I’ve been interested in brain enhancing medication since my first bout of depression as a young teen, and since then I’ve continued to look into it from time to time. The idea that there are substances out there that I can take to improve my concentration, memory, mood, focus, and more is really intriguing to me. My desire to experience these effects only grew when I watched the 2011 movie, Limitless.
NZT-48 was a wonder drug that took a slacker that wanted to be a published author but lacked the drive and focus and turned him into a presidential candidate by the end of the movie. I couldn’t help but be envious, even if it was a fictional story. I sometimes feel like I’m competing with one arm tied behind my back as I manage my anxiety and depression, both of which drain me of my inspiration, focus, and energy.
I have taken anti-anxiety medication and anti-depressants and found both to be lacking. Recently, in reviewing my Promethease Report that I had created after getting my genes sampled by 23andme, I found something interesting: I have several genes that decrease the effectiveness of many popular anti-depressants. The message next to the genes states:
7x less likely to respond to certain antidepressants. This version of a blood-brain barrier protein blocks many common antidepressants from entering the brain, including: amitriptyline (Elavil), citalopram (Celexa), paroxetine (Paxil), and venlafaxine (Effexor). That makes those antidepressants 7 times less effective.
And guess what? As far as I can remember, all of the medication I’ve taken have been some kind of close relation or cousin of citalopram or venlafaxine. Maybe that’s why they aren’t very effective for me?
Anyways, back to Nootropics. What does Nootropic mean? Here’s what Wikipedia says:
Nootropics —also called smart drugs and cognitive enhancers—are drugs, supplements, or other substances that improve cognitive function, particularly executive functions, memory, creativity, or motivation, in healthy individuals. The use of cognition-enhancing drugs by healthy individuals in the absence of a medical indication is one of the most debated topics among neuroscientists, psychiatrists, and physicians which spans a number of issues, including the ethics and fairness of their use, concerns over adverse effects, and the diversion of prescription drugs for nonmedical uses, among others.
There is also a fairly active subreddit about Nootropics as well. I’ve been researching various things for a while, looking for something that has proven effective for someone with a similar background to my own. I don’t necessarily want to go to a doctor and have them prescribe me anti-anxiety medications or ADD medications. I know it is risky to experiment on myself, but knowing that there is potential for even a small increase in my focus seems too good to pass up.
While the drug I’m most interested in is Modafinil, it is listed as a Schedule F prescription-only medication. What is Modafinil? Here’s what Nootriment has to say about Modafinil:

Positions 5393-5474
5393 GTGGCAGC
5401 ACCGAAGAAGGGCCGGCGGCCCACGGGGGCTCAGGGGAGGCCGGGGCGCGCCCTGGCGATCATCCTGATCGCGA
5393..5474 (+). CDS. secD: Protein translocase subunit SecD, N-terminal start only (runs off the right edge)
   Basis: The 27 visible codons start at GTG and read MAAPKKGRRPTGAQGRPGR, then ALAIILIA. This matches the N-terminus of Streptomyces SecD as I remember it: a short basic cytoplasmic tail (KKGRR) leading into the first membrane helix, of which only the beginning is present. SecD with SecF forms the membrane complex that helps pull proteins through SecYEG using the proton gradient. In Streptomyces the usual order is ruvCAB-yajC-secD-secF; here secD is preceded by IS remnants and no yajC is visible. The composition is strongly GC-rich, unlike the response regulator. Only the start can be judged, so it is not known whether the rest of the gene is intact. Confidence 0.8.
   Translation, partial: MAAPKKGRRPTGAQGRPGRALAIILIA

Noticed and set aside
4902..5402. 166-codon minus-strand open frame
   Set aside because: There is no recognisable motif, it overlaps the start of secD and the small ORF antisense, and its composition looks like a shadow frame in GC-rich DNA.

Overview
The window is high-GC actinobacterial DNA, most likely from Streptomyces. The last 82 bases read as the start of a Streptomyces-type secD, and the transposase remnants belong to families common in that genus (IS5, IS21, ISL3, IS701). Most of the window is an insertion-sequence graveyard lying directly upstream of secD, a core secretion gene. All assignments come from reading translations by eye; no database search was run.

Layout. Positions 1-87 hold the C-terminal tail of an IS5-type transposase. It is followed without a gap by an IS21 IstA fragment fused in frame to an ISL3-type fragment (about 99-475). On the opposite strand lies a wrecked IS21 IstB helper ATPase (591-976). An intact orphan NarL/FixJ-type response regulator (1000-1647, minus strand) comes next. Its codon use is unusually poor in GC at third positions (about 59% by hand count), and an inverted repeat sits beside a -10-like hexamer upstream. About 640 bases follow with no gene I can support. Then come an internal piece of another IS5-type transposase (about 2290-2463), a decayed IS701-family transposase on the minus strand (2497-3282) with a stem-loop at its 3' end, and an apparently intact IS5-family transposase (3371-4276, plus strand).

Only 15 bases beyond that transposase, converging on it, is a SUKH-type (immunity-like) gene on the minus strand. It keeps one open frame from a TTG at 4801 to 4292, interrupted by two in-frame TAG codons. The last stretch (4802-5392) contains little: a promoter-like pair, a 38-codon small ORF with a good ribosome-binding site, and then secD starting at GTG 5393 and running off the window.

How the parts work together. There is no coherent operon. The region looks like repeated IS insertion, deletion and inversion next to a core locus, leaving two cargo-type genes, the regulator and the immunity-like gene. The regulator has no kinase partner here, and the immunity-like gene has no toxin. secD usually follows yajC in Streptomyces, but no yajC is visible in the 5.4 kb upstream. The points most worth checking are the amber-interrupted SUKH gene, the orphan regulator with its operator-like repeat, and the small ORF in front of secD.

Modafinil may sound like a wonder drug the first time any of us hear or read about it. Modafinil reviews state that this nootropic gives them increased energy during the day, leading to improved cognitive abilities and productivity. It is a member of the eugeroic class of drugs used to promote a sense of wakefulness without any of the jittery nervousness or jaw-clenching which often accompanies stimulant use. In addition, most users report an increased sense of motivation and drive, saying they are able to begin and complete projects with a steady unforced concentration and determination.
Here it is being covered a few years back on the news:
My Promethease Report has this to say about me using Modafinil:
rs4680(A;A) – More exploratory, lower COMT enzymatic activity, therefore, higher dopamine levels; lower pain threshold, enhanced vulnerability to stress, yet also more efficient at processing information under most conditions. Little or no response to modafinil
Despite this genetic setback, I am definitely still interested in persuing this idea that I can get more performance from my brain by taking a legal pill. There are many nootropic drugs, but the science on them is super limited. Is there a pill out there for me? I don’t know. Maybe all I really need is to be on the right ADD medication and take my vitamins to have better focus, concentration and performance in my job and hobbies. I guess like everyone, I’m searching for the easiest way to get ahead in an ultracompetitive world.
What do you think of nootropics, would you ever take a pill that may increase your memory, creativity, focus, and more?
2 responses to “Nootropics”
Great topic! My personal focus is on side-effects and drug-interactions. But if you aren’t on any or many you might see what a doctor thinks.
Yeah, I’m not currently taking any medication, so drug interactions isn’t a concern here. I should definitely do a post on drug interactions at some point though… It is a huge topic and I am interested in it. 🙂